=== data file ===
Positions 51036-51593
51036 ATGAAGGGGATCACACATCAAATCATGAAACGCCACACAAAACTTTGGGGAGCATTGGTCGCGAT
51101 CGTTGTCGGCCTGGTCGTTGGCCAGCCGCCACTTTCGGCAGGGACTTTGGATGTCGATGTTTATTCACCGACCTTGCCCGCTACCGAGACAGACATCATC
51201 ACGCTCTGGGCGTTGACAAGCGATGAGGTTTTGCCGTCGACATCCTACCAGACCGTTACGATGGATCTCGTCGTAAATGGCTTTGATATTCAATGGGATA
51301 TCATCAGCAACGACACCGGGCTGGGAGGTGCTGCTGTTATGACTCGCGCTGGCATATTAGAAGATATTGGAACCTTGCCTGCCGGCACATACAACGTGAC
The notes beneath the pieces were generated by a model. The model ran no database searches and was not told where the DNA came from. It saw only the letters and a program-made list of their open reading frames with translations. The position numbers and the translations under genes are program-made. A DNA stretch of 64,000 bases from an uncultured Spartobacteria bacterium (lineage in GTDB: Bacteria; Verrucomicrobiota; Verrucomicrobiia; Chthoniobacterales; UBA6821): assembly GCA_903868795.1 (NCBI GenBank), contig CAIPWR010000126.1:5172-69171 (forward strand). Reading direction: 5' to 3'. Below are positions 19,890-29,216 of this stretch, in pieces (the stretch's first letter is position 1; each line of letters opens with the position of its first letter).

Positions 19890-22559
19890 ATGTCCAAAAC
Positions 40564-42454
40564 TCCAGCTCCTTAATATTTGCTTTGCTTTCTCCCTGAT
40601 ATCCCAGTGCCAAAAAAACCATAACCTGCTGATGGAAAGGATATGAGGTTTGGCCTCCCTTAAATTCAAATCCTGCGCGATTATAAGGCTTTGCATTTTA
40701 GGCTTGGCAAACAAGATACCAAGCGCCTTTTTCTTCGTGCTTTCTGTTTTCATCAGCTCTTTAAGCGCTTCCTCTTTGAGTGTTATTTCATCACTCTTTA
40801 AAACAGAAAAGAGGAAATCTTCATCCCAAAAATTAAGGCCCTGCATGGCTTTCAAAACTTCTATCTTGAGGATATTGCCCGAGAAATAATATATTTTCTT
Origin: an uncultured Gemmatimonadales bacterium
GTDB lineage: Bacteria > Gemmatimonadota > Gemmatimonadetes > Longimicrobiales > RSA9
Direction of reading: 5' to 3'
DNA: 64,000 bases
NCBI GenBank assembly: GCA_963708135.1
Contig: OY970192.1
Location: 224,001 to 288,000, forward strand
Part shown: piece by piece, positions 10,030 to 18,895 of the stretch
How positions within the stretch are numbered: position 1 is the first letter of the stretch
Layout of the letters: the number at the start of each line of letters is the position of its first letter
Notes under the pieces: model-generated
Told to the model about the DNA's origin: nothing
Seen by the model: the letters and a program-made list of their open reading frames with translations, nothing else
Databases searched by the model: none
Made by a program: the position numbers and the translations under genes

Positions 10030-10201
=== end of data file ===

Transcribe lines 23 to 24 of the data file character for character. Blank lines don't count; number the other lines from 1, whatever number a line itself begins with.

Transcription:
Layout of the letters: the number at the start of each line of letters is the position of its first letter
Notes under the pieces: model-generated